The situation with small headlamps really perplexes me. There are a LOT of really nice tube-shaped 1AAA keychain lights that are under $10. All we need is one of those with an angle head, but instead we get these quite fancy lights like the HL10. My favorite small headlamp is Zebralight's earliest model, the H50, which is a 1AA flood that weighs 16g (w/o batteries or headband) and is tiny. They discontinued it in favor of bigger, heavier, fancier lights, maybe due to chasing more lumens, idk. So the flashlight nerd in me sees a simple technical problem that the manufacturers keep getting wrong. That must be what keeps me coming back to this thread: I've spent a ridiculous amount of time looking at headlamp specs because of it. I wish Zebralight would bring back the H50 and make a 1AAA version with an ultralight headband.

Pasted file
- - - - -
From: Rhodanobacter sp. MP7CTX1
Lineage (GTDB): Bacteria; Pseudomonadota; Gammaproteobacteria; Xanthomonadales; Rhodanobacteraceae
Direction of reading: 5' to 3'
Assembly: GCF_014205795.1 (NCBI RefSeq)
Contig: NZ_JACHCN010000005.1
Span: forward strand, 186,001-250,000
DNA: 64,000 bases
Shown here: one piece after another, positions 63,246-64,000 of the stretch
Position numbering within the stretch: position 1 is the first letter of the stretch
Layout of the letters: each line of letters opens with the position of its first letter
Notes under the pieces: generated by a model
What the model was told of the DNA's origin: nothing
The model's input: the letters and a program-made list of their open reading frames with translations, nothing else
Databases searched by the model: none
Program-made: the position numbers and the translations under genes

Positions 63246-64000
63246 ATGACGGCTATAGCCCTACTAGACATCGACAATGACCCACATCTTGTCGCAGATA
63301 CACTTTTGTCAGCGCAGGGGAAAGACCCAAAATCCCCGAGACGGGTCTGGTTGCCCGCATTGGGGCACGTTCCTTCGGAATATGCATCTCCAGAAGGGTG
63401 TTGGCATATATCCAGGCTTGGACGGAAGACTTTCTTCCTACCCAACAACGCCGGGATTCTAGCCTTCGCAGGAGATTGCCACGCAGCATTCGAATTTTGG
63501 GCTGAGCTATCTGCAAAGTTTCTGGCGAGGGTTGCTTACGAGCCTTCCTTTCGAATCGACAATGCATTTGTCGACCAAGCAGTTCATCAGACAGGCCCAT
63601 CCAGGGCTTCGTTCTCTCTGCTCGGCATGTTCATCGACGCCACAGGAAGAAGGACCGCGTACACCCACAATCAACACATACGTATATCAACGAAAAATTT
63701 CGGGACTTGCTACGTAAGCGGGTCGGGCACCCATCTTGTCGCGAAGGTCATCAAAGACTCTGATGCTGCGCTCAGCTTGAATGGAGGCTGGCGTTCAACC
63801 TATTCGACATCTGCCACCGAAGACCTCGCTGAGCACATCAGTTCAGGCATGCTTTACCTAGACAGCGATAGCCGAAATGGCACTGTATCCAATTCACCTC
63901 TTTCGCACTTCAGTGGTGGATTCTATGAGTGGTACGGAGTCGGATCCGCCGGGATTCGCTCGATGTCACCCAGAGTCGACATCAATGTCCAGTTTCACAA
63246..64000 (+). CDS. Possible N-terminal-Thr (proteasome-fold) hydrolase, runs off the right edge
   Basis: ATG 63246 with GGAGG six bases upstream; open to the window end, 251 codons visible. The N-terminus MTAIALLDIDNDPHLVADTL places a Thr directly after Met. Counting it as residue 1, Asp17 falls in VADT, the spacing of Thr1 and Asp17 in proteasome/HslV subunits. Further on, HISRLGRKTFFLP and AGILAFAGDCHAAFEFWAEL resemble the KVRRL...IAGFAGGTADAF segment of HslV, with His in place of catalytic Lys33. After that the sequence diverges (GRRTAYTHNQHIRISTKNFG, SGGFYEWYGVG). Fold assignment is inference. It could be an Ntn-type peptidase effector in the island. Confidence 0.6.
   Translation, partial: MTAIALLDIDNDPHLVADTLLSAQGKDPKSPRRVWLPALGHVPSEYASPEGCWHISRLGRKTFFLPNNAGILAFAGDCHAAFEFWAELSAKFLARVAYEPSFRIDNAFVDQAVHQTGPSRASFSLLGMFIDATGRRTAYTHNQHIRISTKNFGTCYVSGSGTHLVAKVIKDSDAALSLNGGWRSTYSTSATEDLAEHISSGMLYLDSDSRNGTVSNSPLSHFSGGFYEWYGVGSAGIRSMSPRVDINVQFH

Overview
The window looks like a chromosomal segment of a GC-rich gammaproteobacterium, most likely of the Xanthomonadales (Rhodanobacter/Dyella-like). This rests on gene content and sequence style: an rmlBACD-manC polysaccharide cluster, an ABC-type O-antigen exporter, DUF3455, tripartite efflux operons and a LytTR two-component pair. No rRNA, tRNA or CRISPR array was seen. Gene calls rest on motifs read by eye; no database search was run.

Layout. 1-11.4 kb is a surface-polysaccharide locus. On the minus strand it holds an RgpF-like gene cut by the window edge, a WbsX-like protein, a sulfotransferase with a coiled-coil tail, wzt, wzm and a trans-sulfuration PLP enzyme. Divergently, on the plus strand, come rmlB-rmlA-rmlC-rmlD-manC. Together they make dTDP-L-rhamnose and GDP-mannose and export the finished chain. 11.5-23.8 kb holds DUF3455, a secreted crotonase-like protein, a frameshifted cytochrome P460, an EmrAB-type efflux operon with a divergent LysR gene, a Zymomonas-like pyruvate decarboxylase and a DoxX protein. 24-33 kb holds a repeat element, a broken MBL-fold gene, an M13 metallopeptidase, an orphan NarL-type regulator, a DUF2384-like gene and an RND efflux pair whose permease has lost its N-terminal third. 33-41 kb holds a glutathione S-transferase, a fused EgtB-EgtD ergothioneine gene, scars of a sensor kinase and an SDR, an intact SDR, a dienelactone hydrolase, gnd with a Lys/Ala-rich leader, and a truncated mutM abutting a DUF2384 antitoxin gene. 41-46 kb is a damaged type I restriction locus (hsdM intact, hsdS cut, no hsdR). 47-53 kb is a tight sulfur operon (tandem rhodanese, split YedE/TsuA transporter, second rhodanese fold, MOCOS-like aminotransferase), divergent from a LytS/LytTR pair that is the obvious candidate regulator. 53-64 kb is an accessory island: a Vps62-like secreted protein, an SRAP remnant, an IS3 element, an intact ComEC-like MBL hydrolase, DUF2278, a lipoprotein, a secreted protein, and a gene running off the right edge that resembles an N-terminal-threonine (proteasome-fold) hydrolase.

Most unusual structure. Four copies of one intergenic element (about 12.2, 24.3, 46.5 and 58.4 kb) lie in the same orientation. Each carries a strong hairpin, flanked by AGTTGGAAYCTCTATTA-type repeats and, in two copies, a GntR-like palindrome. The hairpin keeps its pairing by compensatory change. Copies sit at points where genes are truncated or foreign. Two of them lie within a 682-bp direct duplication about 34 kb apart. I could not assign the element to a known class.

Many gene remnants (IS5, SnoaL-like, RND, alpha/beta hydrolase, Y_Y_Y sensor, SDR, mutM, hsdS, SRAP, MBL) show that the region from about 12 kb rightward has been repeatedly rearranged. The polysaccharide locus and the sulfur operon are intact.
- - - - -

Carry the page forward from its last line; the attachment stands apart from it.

I think you are right that it is best to be familiar with one's equipment, and maybe cycle out any stored batteries for fresh ones 1x a year or so. But, people are naturally forgetful and their emergency gear should work anyway.

I've only been in one "emergency" that needed flashlights, the 2003 east coast blackout (about 3 days without power, though in nice summer weather). I was in a pitch dark apartment building so needed a light to get around. Luckily I had several and had fun playing with them. But, a simple keychain light really would have been enough.

Did you use carbide headlamps back in the day? I've never seen one of those up close. I imagine wearing one to be an adventure in its own right wink.